NYC OLSAT Scores predicted to be lower this year!

Just a quick note on OLSAT scores before we close the office for the 2 week Passover and Easter vacations. Please contact your tutor during this time for any schedule changes.

After a short random survey of parents that had inquired but not been selected into our program: We predict OLSAT/BSRA scores to be released next month will be lower than previous years.


We had over 2000 inquiries from April/May 2010 through January 2011. I met with about 10 % of them, a little over 200 parents for private consultations in September and October of 2010. We patiently fit in our maximum capacity of 100 children but we wondered what parents were choosing to do when we could not fit them in and so the survey was born.

We asked a few simple questions: 1.)If they chose other tutoring groups or did it themselves, 2) who they chose and why, 3) How was the overall experience ….

From the sample, 9 out of 10 parents responded. The group as a whole chose mostly to do the preparation themselves by purchasing prep booklets off the internet. This quite candidly is my reason for the prediction. The booklets I have seen are all inadequate for preparing children for the testing. The parents who chose other tutoring groups felt confident in their choice but 8 out of 10 responded that Manhattan Edge did not have the open time to fit their schedule as the leading reason for their choice. Of those that chose to go it alone, a little over 5 out of 10 responded that the overall experience of choosing to do it themselves was a frustrating and confrontational experience that they would not want to repeat.

Added to this, I have become privy to knowledge that at least 2 children were disqualified from the Stanford-Binet testing for Hunter College Elementary in 2010 because the children knew the test too well! In my experience dating back to 2000, I have never seen this happen. I examined one of the test prep booklets used and can verify that this booklet uses pictures identical to the ones on the Stanford-Binet. Not a wise choice in my opinion, neither for the overrated fees charged to parents to purchase it nor for the company to put their clients in harm’s way by exposing the children to these pictures. I am also opposed to parents purchasing the blocks designed exactly like the ERB blocks for their children to practice with. There are too many ways to practice these skills without copying the exact tests! What are these people thinking? This can result in immediate disqualification on the ERB.

We have never copied the tests and never will. We purposely design our program to focus on the skills for the test and avoid the confusion of using the exact tests.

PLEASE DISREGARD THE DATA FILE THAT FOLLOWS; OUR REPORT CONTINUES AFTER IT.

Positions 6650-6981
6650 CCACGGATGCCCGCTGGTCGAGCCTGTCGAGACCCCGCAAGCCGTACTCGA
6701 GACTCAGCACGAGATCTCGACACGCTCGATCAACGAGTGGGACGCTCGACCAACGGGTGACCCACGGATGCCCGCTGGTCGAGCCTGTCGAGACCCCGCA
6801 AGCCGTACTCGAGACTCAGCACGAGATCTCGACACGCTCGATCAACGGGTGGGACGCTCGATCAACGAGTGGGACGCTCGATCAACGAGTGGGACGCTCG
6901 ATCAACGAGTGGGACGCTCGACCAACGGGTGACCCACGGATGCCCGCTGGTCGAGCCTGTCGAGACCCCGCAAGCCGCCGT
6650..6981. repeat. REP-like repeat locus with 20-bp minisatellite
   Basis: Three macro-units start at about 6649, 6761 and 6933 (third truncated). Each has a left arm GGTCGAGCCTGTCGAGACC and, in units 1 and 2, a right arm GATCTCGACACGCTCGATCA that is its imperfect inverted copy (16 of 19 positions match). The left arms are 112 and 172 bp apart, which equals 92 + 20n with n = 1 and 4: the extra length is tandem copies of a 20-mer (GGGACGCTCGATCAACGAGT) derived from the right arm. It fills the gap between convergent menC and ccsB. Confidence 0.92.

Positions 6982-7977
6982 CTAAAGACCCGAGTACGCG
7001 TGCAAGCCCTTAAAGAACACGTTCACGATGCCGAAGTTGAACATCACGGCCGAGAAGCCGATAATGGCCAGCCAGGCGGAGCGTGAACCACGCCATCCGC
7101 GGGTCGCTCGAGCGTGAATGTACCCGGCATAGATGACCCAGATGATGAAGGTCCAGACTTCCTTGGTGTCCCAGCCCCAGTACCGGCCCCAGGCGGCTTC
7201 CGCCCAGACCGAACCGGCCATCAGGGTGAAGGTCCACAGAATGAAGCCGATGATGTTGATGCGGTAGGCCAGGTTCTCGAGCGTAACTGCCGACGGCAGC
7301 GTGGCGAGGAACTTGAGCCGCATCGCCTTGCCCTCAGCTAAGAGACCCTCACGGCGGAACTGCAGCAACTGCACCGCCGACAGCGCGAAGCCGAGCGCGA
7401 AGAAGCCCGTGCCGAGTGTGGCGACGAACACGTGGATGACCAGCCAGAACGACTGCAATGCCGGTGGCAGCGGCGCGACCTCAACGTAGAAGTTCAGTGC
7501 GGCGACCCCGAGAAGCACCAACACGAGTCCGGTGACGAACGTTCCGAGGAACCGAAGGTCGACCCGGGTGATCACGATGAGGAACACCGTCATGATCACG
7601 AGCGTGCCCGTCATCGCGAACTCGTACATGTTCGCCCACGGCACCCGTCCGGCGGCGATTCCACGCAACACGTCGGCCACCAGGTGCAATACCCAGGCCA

With so many test prep booklets available now and parents feeling confident in them, it will only help to lower the bar for those that are truly gifted learners or those that had adequate skills practice.

One last comment, I went to a seminar at Kidville hosted by Karin Quinn and that “Mike” guy who blogs about his little G&T program experience … all I can say is that the parents in attendance had a thirst for knowledge about G&T programs but they found nothing to drink from these two. One of them even quoted verbatim an example I was using 3 years ago about a question on one of the tests … could it be that one of their friends or editors were attending my presentations??

Hang in there parents, the path you are on is worth the journey, we learned a few months ago that my eight grader at NEST+m received admission to Stuyvesant High School next year… it does work!

Have a great passover and Easter vacation.

Harley Evans

Founder of Manhattan Edge Educational Programs

City Seeking New Test for Gifted Admissions

The New York Times just published an article about changing the G&T test for public school admissions. It’s about time! Too many “experts” have come out of the woodwork to scam parents with their kindergarten “test prep” booklets. What do we have, about 5 different test prep booklets now? These booklets have copied each other’s mediocrity. When will parents understand the skill set is what they need to prep for, not the test. Do you study for a Spanish exam by taking practice tests or do you study the conjugation and vocabulary that will be on the test? The reporter called a woman who has been in business for less than a year to comment on the changes. I ask, what would she know? She has never dealt with the changing landscape of New York City education. The changes will blow away the business model of companies pretending be a tutoring companies only to sell booklets. We have been helping families for over 8 years now. We work on the child’s skill set, so no matter which test the child takes they have the opportunity to excel. Let’s hope the business woman who was interviewed for the story (which I added the bold text below) was misquoted and the New York Times will issue a correction.

City Seeking New Test for Gifted Admissions

Published: June 21, 2010
The city will search for a new admissions test for its gifted and talented public school programs, a Department of Education official said on Monday, in part to address concerns that some families were “gaming” the test through extensive preparation.

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Marc Sternberg, the new deputy chancellor for portfolio planning, said the change could occur for the 2012-13 year. The city has one more year in its current testing contract.

Mr. Sternberg announced the move at a City Council hearing on education, after extensive questioning from council members about why the city’s gifted programs were not as racially and economically diverse as the city schools as a whole. David Greenfield, a council member from Brooklyn, asked whether the Department of Education was concerned about how families in richer communities were “expending thousands” of dollars on tutoring and classes before the gifted test, giving their children a better opportunity to get into the programs.

“We are concerned about it,” Mr. Sternberg said. He added that the city would examine “whether we could look for a different kind of test that, to be frank, would be harder to game in the way that so many families do, so as a result be more likely to result in a level playing field.”